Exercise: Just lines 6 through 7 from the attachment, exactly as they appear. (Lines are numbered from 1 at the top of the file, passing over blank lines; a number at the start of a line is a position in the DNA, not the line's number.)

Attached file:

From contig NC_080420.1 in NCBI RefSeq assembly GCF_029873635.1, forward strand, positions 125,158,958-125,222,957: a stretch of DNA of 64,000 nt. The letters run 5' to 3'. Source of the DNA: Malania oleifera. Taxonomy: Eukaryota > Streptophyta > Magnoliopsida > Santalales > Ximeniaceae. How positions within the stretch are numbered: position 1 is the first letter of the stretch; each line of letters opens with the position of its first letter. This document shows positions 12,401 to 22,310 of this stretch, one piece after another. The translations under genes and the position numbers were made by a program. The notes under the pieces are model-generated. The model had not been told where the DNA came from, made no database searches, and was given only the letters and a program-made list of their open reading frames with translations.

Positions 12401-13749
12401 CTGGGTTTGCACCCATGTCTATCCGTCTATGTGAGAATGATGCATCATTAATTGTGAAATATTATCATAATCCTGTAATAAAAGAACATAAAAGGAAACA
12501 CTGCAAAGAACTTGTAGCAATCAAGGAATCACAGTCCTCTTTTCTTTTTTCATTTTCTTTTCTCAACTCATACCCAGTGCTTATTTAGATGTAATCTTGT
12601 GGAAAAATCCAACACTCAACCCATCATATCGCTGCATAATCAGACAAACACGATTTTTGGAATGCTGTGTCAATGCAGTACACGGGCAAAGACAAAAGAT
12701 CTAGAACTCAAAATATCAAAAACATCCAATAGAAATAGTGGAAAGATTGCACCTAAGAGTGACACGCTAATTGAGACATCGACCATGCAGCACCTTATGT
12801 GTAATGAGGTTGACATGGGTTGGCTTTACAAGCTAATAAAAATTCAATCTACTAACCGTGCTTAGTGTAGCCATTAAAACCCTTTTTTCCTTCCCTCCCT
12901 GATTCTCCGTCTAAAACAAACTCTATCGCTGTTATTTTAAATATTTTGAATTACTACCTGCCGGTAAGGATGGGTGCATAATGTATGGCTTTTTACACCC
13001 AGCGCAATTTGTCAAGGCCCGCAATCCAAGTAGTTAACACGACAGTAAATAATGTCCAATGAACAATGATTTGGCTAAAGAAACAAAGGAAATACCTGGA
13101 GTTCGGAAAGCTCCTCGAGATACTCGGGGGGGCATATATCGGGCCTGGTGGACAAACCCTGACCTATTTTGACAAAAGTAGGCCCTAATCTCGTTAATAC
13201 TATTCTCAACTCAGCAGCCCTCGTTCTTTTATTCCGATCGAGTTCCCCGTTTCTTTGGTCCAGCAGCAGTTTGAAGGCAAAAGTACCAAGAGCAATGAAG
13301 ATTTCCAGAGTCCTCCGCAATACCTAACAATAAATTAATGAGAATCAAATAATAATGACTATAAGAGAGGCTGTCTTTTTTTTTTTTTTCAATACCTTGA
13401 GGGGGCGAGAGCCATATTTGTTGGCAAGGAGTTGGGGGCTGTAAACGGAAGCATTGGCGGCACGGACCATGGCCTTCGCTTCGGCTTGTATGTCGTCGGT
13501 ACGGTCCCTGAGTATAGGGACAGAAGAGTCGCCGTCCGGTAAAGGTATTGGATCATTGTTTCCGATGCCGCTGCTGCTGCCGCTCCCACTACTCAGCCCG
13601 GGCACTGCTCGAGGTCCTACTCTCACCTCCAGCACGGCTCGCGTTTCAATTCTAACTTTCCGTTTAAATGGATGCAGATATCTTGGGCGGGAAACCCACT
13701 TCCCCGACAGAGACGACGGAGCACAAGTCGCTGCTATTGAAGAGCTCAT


12701 CTAGAACTCAAAATATCAAAAACATCCAATAGAAATAGTGGAAAGATTGCACCTAAGAGTGACACGCTAATTGAGACATCGACCATGCAGCACCTTATGT
12801 GTAATGAGGTTGACATGGGTTGGCTTTACAAGCTAATAAAAATTCAATCTACTAACCGTGCTTAGTGTAGCCATTAAAACCCTTTTTTCCTTCCCTCCCT